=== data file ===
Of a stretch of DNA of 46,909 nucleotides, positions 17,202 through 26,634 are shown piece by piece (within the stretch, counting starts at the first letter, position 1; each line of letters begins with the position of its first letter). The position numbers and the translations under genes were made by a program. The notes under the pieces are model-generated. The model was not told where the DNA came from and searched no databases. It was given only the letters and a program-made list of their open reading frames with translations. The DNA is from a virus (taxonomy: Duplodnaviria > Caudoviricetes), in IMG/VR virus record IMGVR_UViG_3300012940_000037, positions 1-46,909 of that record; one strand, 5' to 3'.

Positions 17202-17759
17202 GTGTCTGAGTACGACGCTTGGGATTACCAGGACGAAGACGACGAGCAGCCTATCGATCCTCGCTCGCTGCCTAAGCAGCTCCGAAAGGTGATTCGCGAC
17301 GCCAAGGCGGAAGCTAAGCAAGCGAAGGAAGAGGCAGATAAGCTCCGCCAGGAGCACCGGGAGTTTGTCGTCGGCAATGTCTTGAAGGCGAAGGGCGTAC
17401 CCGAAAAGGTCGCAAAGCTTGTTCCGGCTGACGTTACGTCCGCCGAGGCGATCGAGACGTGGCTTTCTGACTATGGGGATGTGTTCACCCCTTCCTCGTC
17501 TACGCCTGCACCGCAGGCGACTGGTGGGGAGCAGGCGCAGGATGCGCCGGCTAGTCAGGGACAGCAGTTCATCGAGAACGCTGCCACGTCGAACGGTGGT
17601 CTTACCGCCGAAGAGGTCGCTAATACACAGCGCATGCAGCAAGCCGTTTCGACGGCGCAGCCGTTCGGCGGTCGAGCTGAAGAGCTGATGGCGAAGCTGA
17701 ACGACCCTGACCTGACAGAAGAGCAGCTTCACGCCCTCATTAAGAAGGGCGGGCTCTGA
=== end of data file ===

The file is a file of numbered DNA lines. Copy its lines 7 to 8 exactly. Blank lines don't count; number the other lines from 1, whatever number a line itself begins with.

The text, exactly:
17601 CTTACCGCCGAAGAGGTCGCTAATACACAGCGCATGCAGCAAGCCGTTTCGACGGCGCAGCCGTTCGGCGGTCGAGCTGAAGAGCTGATGGCGAAGCTGA
17701 ACGACCCTGACCTGACAGAAGAGCAGCTTCACGCCCTCATTAAGAAGGGCGGGCTCTGA